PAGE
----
Court Allows Federal Manager to be Sued After Firing Employee

By on May 26, 2011 in Court Cases, Current Events with 12 Comments

by

Brenda Wilson

Federal Employee Defense Services (FEDS)

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A March 30 decision in Davis v. Billington has many federal
managers and supervisors asking serious questions about their exposure and
personal liability in civil or ‘personal capacity’ lawsuits for work-related
matters and decisions.

In Davis v. Billington, a federal district court judge refused to
dismiss a case brought against a federal manager in his personal capacity for
firing an employee during his probationary period. While personal capacity lawsuits are rare and
actual liability is even rarer, they do happen, and it could happen to you for
simply performing your job. This case
exemplifies the exact reason professional liability insurance was created, and the
reason Congress enacted special legislation requiring agencies to reimburse up
to one-half of the costs of such a policy for all federal managers and
supervisors.

The plaintiff, Morris Davis, a retired Colonel of the U.S. Air Force, was hired by
the Library of Congress (“Library”)  after his resignation as the Chief Prosecutor
for the Office of Military Commissions for the Department of Defense. As
described in the court’s opinion, Mr. Davis oversaw the prosecution of
suspected terrorists held at the Guantanamo Bay Naval Base in Cuba. He resigned from his position as Chief
Prosecutor and retired from his position as military officer at the same time,
because he believed that the military commissions system had become ‘fundamentally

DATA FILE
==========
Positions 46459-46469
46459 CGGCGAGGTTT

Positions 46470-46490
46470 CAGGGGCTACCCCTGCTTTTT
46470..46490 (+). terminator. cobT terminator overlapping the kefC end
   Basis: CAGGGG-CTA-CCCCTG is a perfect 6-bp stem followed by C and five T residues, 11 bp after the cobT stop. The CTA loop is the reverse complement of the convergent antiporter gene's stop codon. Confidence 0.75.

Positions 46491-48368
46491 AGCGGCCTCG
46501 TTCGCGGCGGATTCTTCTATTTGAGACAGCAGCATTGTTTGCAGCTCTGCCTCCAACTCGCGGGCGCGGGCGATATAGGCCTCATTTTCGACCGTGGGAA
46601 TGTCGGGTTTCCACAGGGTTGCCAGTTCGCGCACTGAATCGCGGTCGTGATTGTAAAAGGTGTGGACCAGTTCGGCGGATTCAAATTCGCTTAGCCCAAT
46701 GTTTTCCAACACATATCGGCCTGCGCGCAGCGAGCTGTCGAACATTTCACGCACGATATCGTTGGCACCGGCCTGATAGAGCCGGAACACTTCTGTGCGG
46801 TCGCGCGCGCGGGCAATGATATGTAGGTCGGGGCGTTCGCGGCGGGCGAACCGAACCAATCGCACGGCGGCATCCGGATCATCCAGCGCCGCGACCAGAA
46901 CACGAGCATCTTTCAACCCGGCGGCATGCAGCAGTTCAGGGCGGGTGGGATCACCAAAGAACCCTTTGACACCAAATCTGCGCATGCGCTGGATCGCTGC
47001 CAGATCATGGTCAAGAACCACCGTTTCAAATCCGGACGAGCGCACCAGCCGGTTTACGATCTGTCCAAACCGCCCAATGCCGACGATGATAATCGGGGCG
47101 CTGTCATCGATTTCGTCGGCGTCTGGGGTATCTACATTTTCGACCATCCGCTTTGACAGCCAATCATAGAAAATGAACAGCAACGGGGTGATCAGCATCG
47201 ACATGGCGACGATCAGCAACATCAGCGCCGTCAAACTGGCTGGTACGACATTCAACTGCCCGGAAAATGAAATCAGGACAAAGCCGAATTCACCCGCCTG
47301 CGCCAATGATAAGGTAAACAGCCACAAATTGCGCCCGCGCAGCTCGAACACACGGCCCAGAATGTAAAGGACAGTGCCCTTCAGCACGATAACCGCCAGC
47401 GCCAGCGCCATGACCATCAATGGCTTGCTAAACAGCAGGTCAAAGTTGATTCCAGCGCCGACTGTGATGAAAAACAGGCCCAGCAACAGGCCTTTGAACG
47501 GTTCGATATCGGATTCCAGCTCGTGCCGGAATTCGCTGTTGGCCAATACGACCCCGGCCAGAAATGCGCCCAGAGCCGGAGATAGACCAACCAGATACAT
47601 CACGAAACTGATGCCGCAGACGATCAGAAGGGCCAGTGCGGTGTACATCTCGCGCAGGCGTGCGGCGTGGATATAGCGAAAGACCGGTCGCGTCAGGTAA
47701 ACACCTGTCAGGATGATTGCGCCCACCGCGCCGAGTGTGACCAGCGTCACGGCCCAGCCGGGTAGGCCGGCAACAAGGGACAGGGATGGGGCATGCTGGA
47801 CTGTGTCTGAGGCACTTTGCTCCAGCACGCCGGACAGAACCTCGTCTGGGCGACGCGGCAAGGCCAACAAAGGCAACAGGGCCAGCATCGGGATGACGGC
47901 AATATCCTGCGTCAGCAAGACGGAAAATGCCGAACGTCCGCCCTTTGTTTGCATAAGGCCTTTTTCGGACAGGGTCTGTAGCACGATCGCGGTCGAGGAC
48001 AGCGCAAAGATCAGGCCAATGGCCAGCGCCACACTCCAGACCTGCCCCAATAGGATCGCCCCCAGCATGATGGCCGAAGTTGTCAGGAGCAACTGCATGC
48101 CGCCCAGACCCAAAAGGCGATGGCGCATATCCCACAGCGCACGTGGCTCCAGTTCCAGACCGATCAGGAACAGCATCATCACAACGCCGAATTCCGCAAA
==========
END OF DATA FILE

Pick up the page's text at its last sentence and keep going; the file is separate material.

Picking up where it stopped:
flawed’. The court’s opinion also notes
that since resigning, Mr. Davis has since become a “vocal and highly
public critic of the system, speaking, writing, and testifying to Congress
about his personal views and firsthand experiences.”

After Davis was hired at the Library as the Assistant Director of Foreign
Affairs, Defense and Trade Division of the CRS, he published articles in both
the Wall Street Journal and the Washington Post reflecting his personal views
regarding Guantanamo Bay and the military commissions process. In his capacity with the Library, Davis
claims he had no responsibilities relating to the military commissions. As per policy, Davis informed the defendant, Library
manager Daniel P. Mulhollan, prior to publication that articles pertaining to
his professional experiences prior to his employment with CRS would be
published. After Mulhollan had an
opportunity to review them, he notified Davis that he did not agree with the
publication of these articles.  

The day after the articles were published,
Mulhollan notified Davis that he would not be converted from probationary
status, as was the previous employment plan for Davis. The following day Mulhollan served him with a
Memorandum of Admonishment in response to the articles, followed by a
reassignment and eventually a dismissal from the Library. 

Davis’ claim alleges that these were retaliatory acts based on his
publishing these articles. Mullhollan
claims that the Library has a written policy concerning outside publications,
and that he is responsible for implementing and enforcing the policy. This policy encourages Library employees to
submit their authored works for prior review and provides that employees are
responsible for using ‘sound judgment’ in deciding when engagement in outside
activity may place the reputation [of the CRS] at risk. The term sound judgment is not defined and
Mulhollan argues that this affords the “Library unfettered discretion to determine
which speech to punish”.

After Davis’ termination, he sued
James H. Billington in his official capacity as the Librarian of Congress, and
Mulhollan in his individual capacity for violating Davis’ First and Fifth
Amendment rights. The government moved
to dismiss, but the court denied the motion and explained that the termination
is outside the protection of the Civil Service Reform Act, and that “the
strongest reason for [the court to recognize] the plaintiff’s Bivens claim is that the only meaningful
remedies available to him are monetary damages.”  

The government also argued there was no
validity to Davis’ claim of his First Amendment right violation. The court opinion, however, reads that the
plaintiff has stated a plausible First Amendment claim because the plaintiff’s
speech “substantially involved matters of public concern, and did not in